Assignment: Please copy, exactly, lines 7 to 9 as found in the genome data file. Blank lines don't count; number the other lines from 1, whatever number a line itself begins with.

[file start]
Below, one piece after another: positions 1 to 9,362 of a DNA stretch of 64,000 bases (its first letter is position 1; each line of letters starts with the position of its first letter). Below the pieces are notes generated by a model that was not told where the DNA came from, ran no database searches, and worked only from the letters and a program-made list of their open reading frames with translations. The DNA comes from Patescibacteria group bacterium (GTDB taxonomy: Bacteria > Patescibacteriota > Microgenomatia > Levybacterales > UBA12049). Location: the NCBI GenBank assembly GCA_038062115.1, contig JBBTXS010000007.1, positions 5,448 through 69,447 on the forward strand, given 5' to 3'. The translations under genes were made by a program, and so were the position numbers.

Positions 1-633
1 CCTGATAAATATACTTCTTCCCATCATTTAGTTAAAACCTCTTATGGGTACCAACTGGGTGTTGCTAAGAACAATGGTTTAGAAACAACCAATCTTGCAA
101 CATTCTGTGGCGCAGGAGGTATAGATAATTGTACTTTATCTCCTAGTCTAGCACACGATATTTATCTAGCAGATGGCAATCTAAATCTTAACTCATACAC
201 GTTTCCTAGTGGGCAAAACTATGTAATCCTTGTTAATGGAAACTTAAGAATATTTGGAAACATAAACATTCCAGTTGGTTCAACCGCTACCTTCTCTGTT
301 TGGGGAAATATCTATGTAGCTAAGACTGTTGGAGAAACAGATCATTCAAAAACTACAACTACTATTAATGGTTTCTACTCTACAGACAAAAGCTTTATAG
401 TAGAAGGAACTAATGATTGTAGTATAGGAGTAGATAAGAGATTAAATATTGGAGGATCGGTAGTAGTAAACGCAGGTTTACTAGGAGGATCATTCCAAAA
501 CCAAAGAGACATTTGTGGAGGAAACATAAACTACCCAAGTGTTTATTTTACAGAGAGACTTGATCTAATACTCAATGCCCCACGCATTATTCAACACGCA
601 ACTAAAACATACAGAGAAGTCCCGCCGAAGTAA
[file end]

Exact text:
401 TAGAAGGAACTAATGATTGTAGTATAGGAGTAGATAAGAGATTAAATATTGGAGGATCGGTAGTAGTAAACGCAGGTTTACTAGGAGGATCATTCCAAAA
501 CCAAAGAGACATTTGTGGAGGAAACATAAACTACCCAAGTGTTTATTTTACAGAGAGACTTGATCTAATACTCAATGCCCCACGCATTATTCAACACGCA
601 ACTAAAACATACAGAGAAGTCCCGCCGAAGTAA